# The temperature at which water boils is higher than that of water

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#### hhtt21

##### Key Member
"The temperature at which water boils is higher than that of water". I would like to ask that if this self-made sentence is grammatically correct and natural?

Thank you.

#### GoesStation

##### No Longer With Us
Its grammar is OK but it fails the logic test. The temperature at which water boils is exactly the same as that of water which is boiling; it's higher than that of water which isn't boiling; and it's lower than that of superheated water.

#### probus

##### Moderator
Staff member
"The temperature at which water boils is higher than that of water". I would like to ask whether this self-made sentence is grammatically correct and natural?

Thank you.
.

#### hhtt21

##### Key Member
But aren't whether and if interchangeable for this kind of case?

Thank you.

#### hhtt21

##### Key Member
What do you think about this: The temperature at which water boils at a higher pressure is higher than that of which boils at a lower pressure?

Thank you.

#### andrewg927

##### Senior Member
Put a period after higher and before that and get rid of the rest.

#### GoesStation

##### No Longer With Us
What do you think about this: The temperature at which water boils at a higher pressure is higher than that [STRIKE]of[/STRIKE] at which it boils at a lower pressure?

That's better, with my corrections. You can express the same fact more directly with fewer words: The boiling point of water increases with pressure.
Replace "boiling point" with "temperature at which water boils" if you want to avoid a term which might require clarification.

#### probus

##### Moderator
Staff member
Yes they are. Your "that" makes it wrong.

I would like to ask "if"... not "that if".

#### hhtt21

##### Key Member
Put a period after higher and before that and get rid of the rest.

I cannot understand this so would you please write it openly (frankly/clearly)?

Thank you.

#### andrewg927

##### Senior Member
Your original sentence: The temperature at which water boils at a higher pressure is higher than that of which boils at a lower pressure?
My suggestion: The temperature at which water boils at a higher pressure is higher.

#### hhtt21

##### Key Member
Yes you have put a period after higher but you didn't put a period before that.

Put a period after higher and before that and get rid of the rest.

Thank you.

#### andrewg927

##### Senior Member
Of course I did. Look:

....pressure is higher.than that of...

Isn't that period before that?

#### hhtt21

##### Key Member
Of course I did. Look:

....pressure is higher.than that of...

Isn't that period before that?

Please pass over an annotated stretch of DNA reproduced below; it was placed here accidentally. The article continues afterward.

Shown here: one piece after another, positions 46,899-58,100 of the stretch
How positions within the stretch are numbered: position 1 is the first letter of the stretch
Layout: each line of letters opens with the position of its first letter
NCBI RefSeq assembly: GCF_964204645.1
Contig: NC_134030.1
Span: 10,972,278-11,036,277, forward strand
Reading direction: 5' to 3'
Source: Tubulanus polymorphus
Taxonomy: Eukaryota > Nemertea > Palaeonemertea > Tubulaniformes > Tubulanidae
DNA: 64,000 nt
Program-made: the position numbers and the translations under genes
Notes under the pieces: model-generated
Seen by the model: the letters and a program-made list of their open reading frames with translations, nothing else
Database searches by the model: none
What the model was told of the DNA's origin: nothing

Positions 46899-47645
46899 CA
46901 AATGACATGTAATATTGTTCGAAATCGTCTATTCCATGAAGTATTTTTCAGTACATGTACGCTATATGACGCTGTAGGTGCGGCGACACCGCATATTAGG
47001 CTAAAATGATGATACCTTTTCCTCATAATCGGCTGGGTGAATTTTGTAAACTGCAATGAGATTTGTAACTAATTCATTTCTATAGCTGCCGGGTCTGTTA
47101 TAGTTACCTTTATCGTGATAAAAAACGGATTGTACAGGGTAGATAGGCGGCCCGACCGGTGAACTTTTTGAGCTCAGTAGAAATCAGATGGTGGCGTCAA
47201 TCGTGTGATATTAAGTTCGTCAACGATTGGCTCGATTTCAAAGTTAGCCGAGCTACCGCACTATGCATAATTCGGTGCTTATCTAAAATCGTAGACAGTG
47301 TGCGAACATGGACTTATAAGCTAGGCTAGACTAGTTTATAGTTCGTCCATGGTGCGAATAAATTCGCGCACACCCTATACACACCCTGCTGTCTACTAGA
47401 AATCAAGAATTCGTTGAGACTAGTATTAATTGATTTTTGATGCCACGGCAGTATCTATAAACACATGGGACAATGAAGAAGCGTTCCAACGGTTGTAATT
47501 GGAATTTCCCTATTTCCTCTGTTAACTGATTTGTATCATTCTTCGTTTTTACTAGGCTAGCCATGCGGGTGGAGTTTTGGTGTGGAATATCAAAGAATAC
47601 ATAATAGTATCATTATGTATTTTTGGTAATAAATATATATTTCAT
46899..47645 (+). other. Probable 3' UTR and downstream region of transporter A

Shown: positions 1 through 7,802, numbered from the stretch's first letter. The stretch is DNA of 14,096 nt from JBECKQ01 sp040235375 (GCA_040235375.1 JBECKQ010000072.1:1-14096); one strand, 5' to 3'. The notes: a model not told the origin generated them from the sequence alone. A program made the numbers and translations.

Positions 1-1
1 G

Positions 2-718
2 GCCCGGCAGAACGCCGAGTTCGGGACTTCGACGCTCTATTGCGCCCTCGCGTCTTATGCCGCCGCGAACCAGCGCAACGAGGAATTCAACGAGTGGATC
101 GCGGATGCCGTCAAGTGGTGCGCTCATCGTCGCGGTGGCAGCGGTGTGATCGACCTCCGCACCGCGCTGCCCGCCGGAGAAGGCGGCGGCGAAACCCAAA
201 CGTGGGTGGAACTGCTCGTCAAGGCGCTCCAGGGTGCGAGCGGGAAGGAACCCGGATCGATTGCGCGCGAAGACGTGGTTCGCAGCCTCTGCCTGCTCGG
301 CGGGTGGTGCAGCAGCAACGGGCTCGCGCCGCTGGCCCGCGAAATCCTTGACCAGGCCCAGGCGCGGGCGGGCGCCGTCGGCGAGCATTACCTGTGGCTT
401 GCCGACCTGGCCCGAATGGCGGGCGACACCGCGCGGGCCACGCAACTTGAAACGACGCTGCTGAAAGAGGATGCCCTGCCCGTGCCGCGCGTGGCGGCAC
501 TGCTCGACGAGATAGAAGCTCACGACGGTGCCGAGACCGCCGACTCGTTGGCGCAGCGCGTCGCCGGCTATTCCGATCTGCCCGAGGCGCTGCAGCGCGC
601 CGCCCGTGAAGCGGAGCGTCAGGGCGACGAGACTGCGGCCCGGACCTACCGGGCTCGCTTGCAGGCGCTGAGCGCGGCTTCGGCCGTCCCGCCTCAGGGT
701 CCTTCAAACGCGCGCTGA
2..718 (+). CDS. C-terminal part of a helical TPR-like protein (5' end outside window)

But isn't it even ridiculous than ungrammatical? By puttin a period you ended the sentence after that you continued with a small letter.

Thank you.

#### andrewg927

##### Senior Member
No. I was illustrating to you that the period I put was before "that". There wasn't a sentence after the period.

#### emsr2d2

##### Moderator
Staff member
The period I can see is before "than". Admittedly, that means it is also before "that" but it is not immediately before "that".

#### andrewg927

##### Senior Member
I see why hhtt got confused now.

#### Tdol

##### Editor, UsingEnglish.com
Staff member
Opening as requested

#### hhtt21

##### Key Member
Can we change the position of "at a higher pressure" in the sentence: "The temperature at which water boils at a higher presssure is higher than that at which it boils at a lower pressure" as "The temperature at which water at a higher pressure boils is higher than that at which water at a lower pressure" making the phrase an adjective instead of an adjverb?

#### jutfrank

##### VIP Member
Can we change the position of "at a higher pressure" in the sentence: "The temperature at which water boils at a higher presssure is higher than that at which it boils at a lower pressure" as "The temperature at which water at a higher pressure boils is higher than that at which water at a lower pressure" making the phrase an adjective instead of an adjverb?

Yes, it would still be understandable but I wouldn't advise it. The sentence reads better with at a higher pressure after the verb boils.

#### hhtt21

##### Key Member
I know we can change some relative clause sentences into cleft sentences such as "Here is where we met" to "It is here that we met". So how could we change the sentence: "The temperature at which water boils at a higher pressure is higher than that at which it boils at a lower pressure"?

Is this O.K:"It is the temperature that water boils at a higher pressure is higher than water boils at a lower pressure"?

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